Despite years of decreasing vehicle sales, the number of registered electric cars has consistently grown by 40% year on year. As prices fall and facilities improve, consumer adoption has improved considerably. Thanks to manufacturers like Tesla, electric vehicles (EVs) have also undergone a significant public image change, making them a much more attractive prospect to consumers examining their options.
The current advantages of electric
Electric cars have come a long way in just a few short years. They’ve gone from a geeky, environmentalist statement to an attractive, high-tech fashion piece similar to a sports car. EVs offer more than style, however, and hold a number of major advantages to traditional fossil fuel vehicles. Running costs for most EVs are significantly lower than petrol or diesel cars, traveling the same distance yearly at only 16% the cost. Furthermore, because EVs have a much smaller number of moving parts, maintenance costs aren’t nearly as high. This is also helped by the manner in which EVs operate, producing the maximum intended pulling power immediately, making acceleration much more predictable and taking the strain off of the brakes. This fact feeds into another benefit of EVs: the way they are designed means that they are all automatic, making them much easier to drive.
The global pandemic has had far-reaching implications for the auto industry, reducing sales figures by up to 50% in some areas. As a result, many dealerships are cutting the price of slow-selling vehicles in an effort to move units. Understanding why you’re buying a car is key to finding the one that perfectly fits your needs. Doing research online and examining potential models before you buy is the best way to ensure you get a good deal and are satisfied in the long run. The evidence is clear, though, that for regular commuters, electric vehicles represent an outstanding value proposition with some brilliant tax incentives behind them.
What the future holds
The future of electric cars is getting brighter every day. They’ve already established themselves in the industry, but as more and more countries look to phase out fossil fuel cars in favor of EVs, their prices and the infrastructure around them will only continue to improve. As the new, high-tech kids on the block, EVs often act as tech demos for large manufacturers. They play host to a wide range of advanced features often not available in their fuel-guzzling counterparts. Thanks to powerful internal computer processing power and increasingly sophisticated connectivity and sensory arrays, EVs are more akin to a giant smartphone than a traditional car. Self driving technologies are taking advantage of this, using complex sensors to detect hazards and predict collisions and braking automatically in response. Researchers aim to eventually expand the capabilities of connected cars to communication between vehicles, allowing software to understand the intentions of surrounding drivers, adjusting routes, and behaviors accordingly.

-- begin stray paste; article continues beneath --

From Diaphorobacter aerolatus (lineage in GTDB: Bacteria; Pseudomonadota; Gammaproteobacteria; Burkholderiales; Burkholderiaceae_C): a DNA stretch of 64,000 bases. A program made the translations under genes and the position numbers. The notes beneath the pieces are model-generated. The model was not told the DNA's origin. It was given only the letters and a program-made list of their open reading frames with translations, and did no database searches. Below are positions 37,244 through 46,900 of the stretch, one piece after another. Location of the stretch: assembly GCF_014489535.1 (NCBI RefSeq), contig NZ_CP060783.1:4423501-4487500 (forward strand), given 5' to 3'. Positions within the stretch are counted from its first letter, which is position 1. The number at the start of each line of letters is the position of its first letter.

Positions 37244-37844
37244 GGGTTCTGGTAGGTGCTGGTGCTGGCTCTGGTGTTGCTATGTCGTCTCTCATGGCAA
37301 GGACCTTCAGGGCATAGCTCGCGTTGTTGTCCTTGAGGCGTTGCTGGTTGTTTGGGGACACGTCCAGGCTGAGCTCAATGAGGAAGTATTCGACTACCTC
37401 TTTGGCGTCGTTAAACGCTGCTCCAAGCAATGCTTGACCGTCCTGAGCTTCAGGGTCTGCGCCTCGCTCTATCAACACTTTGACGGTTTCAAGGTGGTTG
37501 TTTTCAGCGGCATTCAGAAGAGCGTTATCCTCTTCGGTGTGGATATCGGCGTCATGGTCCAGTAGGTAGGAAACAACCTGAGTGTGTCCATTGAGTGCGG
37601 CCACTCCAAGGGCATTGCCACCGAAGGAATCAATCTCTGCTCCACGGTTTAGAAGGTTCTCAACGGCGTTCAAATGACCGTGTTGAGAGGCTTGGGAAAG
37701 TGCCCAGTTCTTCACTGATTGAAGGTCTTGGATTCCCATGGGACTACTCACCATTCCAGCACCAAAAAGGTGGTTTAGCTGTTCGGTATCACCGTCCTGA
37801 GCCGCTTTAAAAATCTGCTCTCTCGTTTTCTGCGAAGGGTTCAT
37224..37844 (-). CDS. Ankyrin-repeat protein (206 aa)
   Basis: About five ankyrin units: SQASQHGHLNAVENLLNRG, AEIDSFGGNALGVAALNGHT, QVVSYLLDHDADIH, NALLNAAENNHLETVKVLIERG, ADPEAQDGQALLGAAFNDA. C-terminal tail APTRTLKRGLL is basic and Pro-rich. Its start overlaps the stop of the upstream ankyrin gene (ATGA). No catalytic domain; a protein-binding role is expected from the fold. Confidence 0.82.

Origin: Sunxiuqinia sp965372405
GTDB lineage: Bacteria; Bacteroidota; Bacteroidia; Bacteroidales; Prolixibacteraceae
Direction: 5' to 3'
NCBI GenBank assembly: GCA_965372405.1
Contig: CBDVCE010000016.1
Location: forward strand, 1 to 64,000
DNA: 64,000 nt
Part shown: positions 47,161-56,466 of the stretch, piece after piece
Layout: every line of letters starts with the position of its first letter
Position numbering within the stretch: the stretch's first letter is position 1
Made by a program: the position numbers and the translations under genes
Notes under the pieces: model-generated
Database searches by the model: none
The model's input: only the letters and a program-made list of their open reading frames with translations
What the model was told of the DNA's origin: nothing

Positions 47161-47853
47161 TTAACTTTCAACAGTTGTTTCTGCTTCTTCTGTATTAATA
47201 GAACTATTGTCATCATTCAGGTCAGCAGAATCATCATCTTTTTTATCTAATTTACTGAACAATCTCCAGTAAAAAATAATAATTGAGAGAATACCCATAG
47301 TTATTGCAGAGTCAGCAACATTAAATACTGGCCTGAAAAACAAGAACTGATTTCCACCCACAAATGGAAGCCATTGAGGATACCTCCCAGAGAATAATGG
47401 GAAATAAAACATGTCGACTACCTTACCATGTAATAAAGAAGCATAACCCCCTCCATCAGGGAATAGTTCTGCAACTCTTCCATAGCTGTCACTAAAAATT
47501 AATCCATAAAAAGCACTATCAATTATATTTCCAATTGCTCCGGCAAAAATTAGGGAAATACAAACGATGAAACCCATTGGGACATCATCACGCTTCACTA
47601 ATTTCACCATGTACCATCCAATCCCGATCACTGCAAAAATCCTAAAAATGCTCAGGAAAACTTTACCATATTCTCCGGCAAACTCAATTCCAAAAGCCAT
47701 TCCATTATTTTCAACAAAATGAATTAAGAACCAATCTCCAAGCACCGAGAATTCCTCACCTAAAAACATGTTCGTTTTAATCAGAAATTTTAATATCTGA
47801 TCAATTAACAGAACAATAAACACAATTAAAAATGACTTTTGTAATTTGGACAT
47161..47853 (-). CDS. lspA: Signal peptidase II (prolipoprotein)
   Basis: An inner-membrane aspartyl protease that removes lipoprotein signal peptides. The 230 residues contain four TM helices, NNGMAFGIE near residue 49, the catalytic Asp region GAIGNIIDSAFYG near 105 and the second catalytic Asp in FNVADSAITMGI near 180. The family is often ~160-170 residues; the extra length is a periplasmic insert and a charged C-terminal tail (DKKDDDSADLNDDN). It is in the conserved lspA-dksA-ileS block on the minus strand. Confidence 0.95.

Manufacturers are increasingly looking at cars the way we do our smartphones, aiming to continue to improve them over time using software updates. Indeed, buyers, today may find that the battery life of their EV improves over time as manufacturers update the software powering them. Electric vehicles represent a value proposition that will only improve with time as facilities and technology improve. With the added benefit of government incentives, they’ve also become more affordable than ever before, making the EV the perfect choice for the modern driver.